As another special session of the Texas Legislature kicks off, lawmakers are once again looking to ban COVID-19 vaccine mandates by private employers, just as they did earlier this year – and a key bill to enact that sweeping ban is up for a hearing today. The Texas Hospital Association needs your help to make sure hospitals can use their judgment to require vaccinations when appropriate – and can stay compliant with any future federal mandates.
Senate Bill 7 by Sen. Mayes Middleton (R-Galveston) would prohibit an employer from adopting or enforcing a COVID-19 vaccine mandate, and prohibit the employer from taking any adverse action against that employee or contractor. The bill would fulfill one of the items on Gov. Greg Abbott’s agenda in his call for the third special session of 2023, in which the governor called for legislation “prohibiting COVID-19 vaccine mandates by private employers.” It will be heard in today’s meeting of the Senate Committee on Health & Human Services and is expected to move very quickly through the Senate.
Jennifer Banda, J.D., senior vice president, advocacy & public policy, 512/465-1046, [email protected]
Carrie Kroll, vice president, advocacy, quality and public policy, 512/465-1043, [email protected]
THA will testify against the bill in today’s hearing, noting that hospitals have longstanding processes to identify and respond to infectious disease threats.
Hospitals must be considered separately from other businesses and must be exempt from any such legislation. First, they know their own environments and communities. Instead of being hamstrung by one-size-fits-all legislation, our facilities must reserve decision-making authority on their own COVID-19 vaccine mandates based on their unique situation, including the state of disease in the area and the composition and culture of each community. Hospitals should be exempt from a one-size-fits-all business prohibition because hospitals already have processes in place to require specific vaccines as needed, with allowed religious and medical exemptions.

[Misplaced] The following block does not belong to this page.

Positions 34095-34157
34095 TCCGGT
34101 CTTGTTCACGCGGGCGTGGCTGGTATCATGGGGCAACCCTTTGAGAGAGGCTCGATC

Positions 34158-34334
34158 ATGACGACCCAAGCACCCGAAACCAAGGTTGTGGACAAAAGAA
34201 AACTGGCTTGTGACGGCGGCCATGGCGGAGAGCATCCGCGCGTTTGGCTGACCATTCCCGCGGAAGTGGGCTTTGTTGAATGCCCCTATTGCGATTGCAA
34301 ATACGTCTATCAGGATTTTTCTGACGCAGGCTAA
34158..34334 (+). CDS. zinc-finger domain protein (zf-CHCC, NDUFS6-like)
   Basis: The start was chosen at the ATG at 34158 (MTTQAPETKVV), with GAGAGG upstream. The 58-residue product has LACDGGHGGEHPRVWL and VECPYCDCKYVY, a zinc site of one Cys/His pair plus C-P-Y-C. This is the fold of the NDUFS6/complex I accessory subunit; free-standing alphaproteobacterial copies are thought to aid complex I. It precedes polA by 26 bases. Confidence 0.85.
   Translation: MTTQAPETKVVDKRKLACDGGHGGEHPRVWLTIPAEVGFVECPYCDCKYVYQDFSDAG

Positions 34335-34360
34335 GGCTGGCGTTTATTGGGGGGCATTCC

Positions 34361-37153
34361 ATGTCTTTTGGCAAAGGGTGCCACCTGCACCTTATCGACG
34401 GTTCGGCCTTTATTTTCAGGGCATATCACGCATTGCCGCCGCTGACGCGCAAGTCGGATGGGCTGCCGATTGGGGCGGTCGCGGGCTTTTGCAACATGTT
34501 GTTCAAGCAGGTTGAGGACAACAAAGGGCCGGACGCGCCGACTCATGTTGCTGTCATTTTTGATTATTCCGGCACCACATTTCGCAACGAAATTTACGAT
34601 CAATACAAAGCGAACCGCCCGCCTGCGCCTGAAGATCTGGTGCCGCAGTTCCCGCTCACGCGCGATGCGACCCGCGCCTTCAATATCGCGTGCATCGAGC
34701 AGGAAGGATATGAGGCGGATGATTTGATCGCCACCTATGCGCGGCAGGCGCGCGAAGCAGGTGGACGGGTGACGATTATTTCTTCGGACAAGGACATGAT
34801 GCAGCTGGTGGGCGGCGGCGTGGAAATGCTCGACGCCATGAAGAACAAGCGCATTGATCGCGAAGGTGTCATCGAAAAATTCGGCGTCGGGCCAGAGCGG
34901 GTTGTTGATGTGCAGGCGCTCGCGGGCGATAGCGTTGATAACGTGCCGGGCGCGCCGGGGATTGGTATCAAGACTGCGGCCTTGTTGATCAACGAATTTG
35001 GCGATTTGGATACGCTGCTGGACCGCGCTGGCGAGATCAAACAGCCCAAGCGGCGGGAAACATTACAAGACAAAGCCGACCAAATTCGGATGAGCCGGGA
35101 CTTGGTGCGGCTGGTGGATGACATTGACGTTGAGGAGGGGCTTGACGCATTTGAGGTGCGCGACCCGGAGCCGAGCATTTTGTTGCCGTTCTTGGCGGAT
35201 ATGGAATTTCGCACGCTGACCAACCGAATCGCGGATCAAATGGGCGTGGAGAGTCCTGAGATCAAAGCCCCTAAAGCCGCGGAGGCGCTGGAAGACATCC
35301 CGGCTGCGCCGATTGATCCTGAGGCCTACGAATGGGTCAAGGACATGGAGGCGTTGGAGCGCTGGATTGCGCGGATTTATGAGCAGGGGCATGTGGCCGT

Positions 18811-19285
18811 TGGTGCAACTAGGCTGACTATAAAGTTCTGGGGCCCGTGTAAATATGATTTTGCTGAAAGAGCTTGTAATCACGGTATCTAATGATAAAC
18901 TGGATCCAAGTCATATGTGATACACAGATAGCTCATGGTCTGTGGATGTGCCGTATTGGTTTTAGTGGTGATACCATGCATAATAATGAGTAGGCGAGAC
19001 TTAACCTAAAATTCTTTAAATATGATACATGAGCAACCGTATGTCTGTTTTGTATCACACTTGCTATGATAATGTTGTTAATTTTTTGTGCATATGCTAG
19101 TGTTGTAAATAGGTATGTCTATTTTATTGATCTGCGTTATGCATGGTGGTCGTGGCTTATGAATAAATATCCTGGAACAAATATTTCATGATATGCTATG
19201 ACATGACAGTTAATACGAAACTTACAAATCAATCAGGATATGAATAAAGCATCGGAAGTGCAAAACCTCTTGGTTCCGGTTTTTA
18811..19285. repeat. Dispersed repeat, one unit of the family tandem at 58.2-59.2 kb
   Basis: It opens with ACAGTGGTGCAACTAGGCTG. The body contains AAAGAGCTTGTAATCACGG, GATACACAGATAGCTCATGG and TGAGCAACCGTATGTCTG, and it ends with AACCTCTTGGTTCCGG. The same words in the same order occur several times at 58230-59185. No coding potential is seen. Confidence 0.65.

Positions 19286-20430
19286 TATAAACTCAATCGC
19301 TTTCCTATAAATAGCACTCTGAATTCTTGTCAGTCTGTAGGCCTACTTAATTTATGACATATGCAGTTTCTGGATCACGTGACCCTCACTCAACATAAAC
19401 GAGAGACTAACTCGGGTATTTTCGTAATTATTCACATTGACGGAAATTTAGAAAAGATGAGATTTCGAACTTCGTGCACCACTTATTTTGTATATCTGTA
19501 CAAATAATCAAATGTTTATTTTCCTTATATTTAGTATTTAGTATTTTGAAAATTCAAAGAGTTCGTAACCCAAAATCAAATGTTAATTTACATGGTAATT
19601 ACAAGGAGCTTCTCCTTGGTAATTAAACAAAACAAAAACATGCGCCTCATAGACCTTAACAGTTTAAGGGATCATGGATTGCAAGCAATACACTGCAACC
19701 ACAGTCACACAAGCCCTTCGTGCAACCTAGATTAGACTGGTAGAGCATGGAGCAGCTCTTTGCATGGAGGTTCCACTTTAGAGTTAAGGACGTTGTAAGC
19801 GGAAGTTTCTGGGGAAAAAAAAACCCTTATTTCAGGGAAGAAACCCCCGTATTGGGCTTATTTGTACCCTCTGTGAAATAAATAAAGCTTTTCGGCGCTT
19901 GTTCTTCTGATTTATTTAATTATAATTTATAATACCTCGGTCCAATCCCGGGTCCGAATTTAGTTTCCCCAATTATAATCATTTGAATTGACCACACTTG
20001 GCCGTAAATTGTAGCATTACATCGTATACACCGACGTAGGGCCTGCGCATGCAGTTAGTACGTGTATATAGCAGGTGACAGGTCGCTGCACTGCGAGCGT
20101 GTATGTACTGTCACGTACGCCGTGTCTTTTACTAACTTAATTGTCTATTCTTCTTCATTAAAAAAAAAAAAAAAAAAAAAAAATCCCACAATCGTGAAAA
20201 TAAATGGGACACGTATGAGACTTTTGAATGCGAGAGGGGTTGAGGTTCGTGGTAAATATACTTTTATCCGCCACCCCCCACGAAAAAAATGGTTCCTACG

Second, if the state bans hospitals from instituting a COVID-19 vaccine mandate and it were to conflict with a future federal vaccine mandate – such as the federal mandate that was in place during the COVID-19 public health emergency – hospitals risk losing federal funding, which in many cases will threaten their survival. An exemption from a potential COVID-19 vaccine mandate ban could prove essential to keeping our facilities operating.
THA successfully made these arguments to exempt hospitals from similar legislation earlier this year during the Legislature’s regular session. Help us do it again by reaching out to your state senator to oppose a COVID-19 vaccine mandate ban for hospitals.
More information on THA’s position on COVID-19 vaccination mandates is available here.
Action Requested: Please use THA’s Action Center to contact your state senator and tell them to communicate to Sen. Middleton that hospitals mustn’t face a ban on mandating COVID-19 vaccines. The pre-written message in the Action Center reflects THA’s stance that hospitals must reserve the right to impose vaccine mandates if the facility’s unique situation, and that of its community, warrant that action. You can also customize your message to tell your personal story about how a ban would affect your facility.